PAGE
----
Japan’s proposal to the International Maritime Organisation (IMO) for a market-based measure (MBM) to encourage decarbonisation is likely to lead to an initial carbon levy of around $56 per tonne.

As earlier reported by TradeWinds Japan is proposing a so-called feebate scheme.

The idea is a carbon levy on emissions will generate revenue to rebate owners which have taken on the additional costs of buying higher price zero-emission fuels.

The MBM, which will be discussed at an environmental meeting at the IMO next month, is being proposed as a way to spark shipping’s transition over to zero-emission fuels.

Japan’s initial estimation, based on future fuel price forecasts, indicates an initial $56 per tonne of carbon will be required from 2025 to encourage owners to switch fuels. The levy would raise around $50bn annually.

Under another scenario, Japan is suggesting a price of around $73 per tonne in 2025 could be set to provide an extra incentive for owners to buy zero-emission fuels like ammonia and hydrogen.

In its submission to the IMO Japan said: “Although the levy rate would vary depending on assumptions, a levy rate well below $100 per tonne of CO2 would likely ensure revenues to provide sufficient levels of incentives at least in the initial period.”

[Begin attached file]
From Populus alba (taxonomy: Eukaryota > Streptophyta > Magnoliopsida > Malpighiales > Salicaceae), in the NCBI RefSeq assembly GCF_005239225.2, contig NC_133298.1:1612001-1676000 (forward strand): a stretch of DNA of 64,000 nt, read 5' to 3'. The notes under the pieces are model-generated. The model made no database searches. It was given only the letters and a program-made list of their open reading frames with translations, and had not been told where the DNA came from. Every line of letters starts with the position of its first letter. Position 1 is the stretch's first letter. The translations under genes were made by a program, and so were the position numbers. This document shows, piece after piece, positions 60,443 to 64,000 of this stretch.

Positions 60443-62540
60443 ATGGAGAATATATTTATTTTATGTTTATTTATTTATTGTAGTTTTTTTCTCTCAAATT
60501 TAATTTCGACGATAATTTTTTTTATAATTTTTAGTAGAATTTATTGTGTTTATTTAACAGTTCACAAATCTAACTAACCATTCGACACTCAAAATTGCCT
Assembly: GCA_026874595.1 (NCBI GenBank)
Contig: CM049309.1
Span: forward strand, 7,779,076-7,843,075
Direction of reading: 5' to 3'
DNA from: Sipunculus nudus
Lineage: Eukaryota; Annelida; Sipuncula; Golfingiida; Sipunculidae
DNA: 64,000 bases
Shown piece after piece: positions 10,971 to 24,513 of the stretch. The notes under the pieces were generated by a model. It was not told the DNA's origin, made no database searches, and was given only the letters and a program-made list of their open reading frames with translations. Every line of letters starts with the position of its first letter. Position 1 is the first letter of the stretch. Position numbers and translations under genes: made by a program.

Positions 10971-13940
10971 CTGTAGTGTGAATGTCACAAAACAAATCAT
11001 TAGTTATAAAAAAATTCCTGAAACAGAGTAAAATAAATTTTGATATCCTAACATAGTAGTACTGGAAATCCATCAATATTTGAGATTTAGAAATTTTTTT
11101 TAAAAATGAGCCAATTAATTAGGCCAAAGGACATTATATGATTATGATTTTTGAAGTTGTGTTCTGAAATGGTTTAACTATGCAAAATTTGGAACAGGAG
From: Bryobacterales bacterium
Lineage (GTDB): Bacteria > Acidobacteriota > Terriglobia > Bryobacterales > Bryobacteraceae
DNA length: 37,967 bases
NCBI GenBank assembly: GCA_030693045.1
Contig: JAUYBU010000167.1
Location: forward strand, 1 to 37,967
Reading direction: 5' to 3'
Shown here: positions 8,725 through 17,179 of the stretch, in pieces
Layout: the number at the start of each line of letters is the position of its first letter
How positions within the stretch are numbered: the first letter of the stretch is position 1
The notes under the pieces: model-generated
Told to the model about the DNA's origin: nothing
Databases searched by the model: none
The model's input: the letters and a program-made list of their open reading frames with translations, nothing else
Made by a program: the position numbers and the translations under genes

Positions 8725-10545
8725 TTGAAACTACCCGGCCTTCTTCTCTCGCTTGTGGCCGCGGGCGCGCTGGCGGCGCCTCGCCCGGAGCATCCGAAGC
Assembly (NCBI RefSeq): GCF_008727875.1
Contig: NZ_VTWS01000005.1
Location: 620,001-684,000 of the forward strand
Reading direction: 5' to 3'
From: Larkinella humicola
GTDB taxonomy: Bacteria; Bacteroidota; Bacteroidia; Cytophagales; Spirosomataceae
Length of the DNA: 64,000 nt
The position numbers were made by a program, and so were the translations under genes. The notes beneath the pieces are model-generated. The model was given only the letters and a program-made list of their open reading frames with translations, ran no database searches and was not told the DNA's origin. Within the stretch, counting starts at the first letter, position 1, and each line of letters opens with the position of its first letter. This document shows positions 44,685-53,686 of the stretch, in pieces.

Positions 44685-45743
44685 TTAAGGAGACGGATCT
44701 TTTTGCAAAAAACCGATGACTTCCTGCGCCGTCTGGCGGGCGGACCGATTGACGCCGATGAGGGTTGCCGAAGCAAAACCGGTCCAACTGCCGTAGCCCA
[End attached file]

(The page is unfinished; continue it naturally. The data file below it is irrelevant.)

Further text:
As the IMO is planning to target net-zero emissions by 2050 — based on Japan’s estimates — the carbon tax will have to be increased to as much as $1,284 per tonne by 2045, or $1,682 per tonne under the scenario where additional incentives are provided.

Higher rates

After 2040 it is estimated fossil fuel sales will fall requiring a higher levy to generate sufficient revenue. “A reduction in fossil fuel demand may require higher levy rates,” Japan said.

Under Japan’s proposal, the actual price of the carbon levy would be determined by the IMO every five years. The price is based on what the IMO estimates will be needed to incentivise the switch to alternative fuels.

The levy will also be collected by the IMO. Japan suggests a separate industry proposal for the establishment for a research and development fund from a $5 per tonne levy on heavy fuel oil sales could provide the basis for collecting funds generated by its proposed MBM.